From time to time, we try to give you a glimpse into work in our office around the globe, so we are excited to bring you an interview with Gemma Barratt, a Marketing Manager for Clinical Medical Journals. We spoke to Gemma about her life here at Oxford University Press.
We all have a great deal of resources at our disposal most of the time, we look things up on our tablets and phones immediately, and are able to retrieve information on almost any topic at any time, almost anywhere. We’ve never been so connected globally. As a marketer, I’m intrigued and excited by engaging with this global community […]
Katherine Marshall sat down with her law department colleague to discuss life in the Oxford office, what’s on the bookshelf, and becoming Chancellor of the Exchequer.
We’re bombarded with images today as never before. Whether you’re an avid mealtime Instagrammer, snapchatting your risqué images, being photobombed by your pets, capturing appealing colour schemes for your Pinterest moodboard, or simply contributing to the 250,000 or so images added to Facebook every minute, chances are you have a camera about your person most of the time, and use it almost without thinking to document your day.
Meet the woman behind Grove Music Online, Anna-Lise Santella. We snagged a bit of Anna-Lise’s time to sit down with her and find out more about her own musical passions and research.
Loyal readers will have noticed a few changes to the OUPblog over the past week. Every few years, we redesign the OUPblog as technology changes and the needs of our editors and readers evolve. We have retired the design we have been using since 2010 and updated the OUPblog to a fresh look and feel.
From time to time, we try to give you a glimpse into work in our offices around the globe, so we are excited to bring you an interview with Erin Hathaway, a Marketing and Exhibits Coordinator at Oxford University Press. We spoke to Erin about her life here at OUP — which includes organizing over 250 conferences that our marketers attend each year.
It may be hard for some of us here at Oxford University Press to imagine a life without Oxford Scholarship Online (OSO), but even though it has reached the grand old age of 10 years old, it is still only a baby in comparison with some of our other venerable institutions.
From time to time, we try to give you a glimpse into work in our offices around the globe, so we are excited to bring you an interview with Erin McAuliffe, a Product Marketing Coordinator for Oxford’s online products. We spoke to Erin about her life here at Oxford University Press — which includes marketing a range of digital resources from Oxford Bibliographies, to Oxford Islamic Studies Online, Oxford Competition Law, and more.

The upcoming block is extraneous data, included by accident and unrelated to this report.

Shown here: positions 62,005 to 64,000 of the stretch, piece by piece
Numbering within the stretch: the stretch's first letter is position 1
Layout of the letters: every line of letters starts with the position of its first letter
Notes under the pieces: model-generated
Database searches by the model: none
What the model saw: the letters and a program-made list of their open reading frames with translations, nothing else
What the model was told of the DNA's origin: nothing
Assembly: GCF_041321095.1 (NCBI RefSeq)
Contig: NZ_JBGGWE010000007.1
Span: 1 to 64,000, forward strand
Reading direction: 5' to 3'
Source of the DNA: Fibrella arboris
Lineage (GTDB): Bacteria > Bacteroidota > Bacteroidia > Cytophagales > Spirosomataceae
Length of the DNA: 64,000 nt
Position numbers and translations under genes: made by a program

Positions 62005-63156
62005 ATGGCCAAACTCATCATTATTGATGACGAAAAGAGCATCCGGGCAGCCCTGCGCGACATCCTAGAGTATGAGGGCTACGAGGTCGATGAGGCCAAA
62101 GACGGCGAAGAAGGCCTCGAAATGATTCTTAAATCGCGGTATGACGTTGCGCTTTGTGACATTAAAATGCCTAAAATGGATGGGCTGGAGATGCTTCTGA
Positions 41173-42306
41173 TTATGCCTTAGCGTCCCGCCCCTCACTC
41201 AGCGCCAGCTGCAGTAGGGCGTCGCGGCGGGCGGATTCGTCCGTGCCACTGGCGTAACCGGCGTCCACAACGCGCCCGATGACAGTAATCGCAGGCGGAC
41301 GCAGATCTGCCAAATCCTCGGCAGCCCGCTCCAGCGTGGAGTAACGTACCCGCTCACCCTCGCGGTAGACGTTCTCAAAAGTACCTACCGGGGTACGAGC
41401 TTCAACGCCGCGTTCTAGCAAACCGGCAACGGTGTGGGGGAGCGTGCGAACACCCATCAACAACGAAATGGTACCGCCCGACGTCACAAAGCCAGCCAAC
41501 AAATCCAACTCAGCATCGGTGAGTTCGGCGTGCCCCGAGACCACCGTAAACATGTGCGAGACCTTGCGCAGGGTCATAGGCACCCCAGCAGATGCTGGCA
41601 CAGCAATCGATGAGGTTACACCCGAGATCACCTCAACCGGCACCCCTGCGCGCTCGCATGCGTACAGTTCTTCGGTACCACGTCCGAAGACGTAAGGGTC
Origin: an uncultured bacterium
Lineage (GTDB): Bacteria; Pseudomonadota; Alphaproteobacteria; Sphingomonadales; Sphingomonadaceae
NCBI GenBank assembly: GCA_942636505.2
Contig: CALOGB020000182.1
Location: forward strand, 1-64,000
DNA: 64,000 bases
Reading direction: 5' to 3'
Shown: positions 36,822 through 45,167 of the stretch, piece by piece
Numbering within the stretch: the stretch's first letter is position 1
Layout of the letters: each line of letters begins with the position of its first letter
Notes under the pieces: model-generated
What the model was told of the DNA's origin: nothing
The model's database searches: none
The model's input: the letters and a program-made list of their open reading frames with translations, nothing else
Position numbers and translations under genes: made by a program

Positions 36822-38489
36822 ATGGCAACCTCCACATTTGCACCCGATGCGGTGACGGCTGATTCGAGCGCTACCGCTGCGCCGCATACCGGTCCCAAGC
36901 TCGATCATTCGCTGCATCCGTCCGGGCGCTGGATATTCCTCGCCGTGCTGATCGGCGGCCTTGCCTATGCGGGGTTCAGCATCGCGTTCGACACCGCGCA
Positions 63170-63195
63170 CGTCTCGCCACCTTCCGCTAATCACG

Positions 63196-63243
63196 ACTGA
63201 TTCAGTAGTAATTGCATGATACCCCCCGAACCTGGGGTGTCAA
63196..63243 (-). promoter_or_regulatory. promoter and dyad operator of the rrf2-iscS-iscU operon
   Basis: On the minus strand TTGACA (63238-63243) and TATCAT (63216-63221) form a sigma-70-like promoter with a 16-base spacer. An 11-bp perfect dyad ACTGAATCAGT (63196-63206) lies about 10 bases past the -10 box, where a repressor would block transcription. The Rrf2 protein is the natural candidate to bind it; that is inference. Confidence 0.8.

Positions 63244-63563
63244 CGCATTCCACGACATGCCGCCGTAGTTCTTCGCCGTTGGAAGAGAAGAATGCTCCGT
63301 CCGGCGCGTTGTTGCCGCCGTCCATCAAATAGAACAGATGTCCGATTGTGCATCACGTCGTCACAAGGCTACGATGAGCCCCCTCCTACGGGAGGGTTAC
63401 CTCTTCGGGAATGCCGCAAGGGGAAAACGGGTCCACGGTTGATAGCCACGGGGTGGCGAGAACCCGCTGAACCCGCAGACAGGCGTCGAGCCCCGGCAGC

By Caitie-Jane Cook
Tomorrow sees the start of the British Society of Criminology annual conference, this year held at the University of Liverpool. The three-day conference (10th-12th July, preceded by a postgraduate conference on the 9th) will see academics from across the globe come together to discuss an expansive range of topics, from prisons and policing to hate crime and community justice, and I, for one, cannot wait to attend.
In an effort to get to know our Oxford University Press staff better, we’re featuring interviews with our staff in different offices. Read on for our Q&A with Alyssa Bender, marketing coordinator for our religion and theology Academic/Trade books and Bibles in New York.
Since joining the Grove Music editorial team, Meghann Wilhoite has been a consistent contributor to the OUPblog. Over the years she has shared her knowledge and insights on topics ranging from football and opera to Monteverdi and Bob Dylan, so we thought it was about time to get to know her a bit better.
By Maggie Belnap
Despite the old saying, a book’s cover is perhaps the strongest factor in why we pick up a book off the shelf or pause during our online web shopping. Of course, we all like to think that we are above such a judgmental mentality, but the truth is that a cover design can make — or break — a book’s fortunes.
Compiled by Taylor Coe Now that summer is finally here — dog-eared paperbacks and sunglasses dusted off and put to good use — it’s also time to figure out what we should be listening to as we loll about in the sun.
By Kate Farquhar-Thomson
Despite the wet and muddy conditions that met me at Hay, and stayed with me throughout the week, the enthusiasm of the crowd never dwindled. Nothing, it seems, keeps a book lover away from their passion to hear, meet, and have their book signed by their favourite author.
In 1954, “hacking” meant horse riding or a coughing fit, “twitter” was what birds did, and Lord Justice Leveson was in short trousers. And the first edition of Essential Law for Journalists by Leonard McNae published, costing 10s 6d.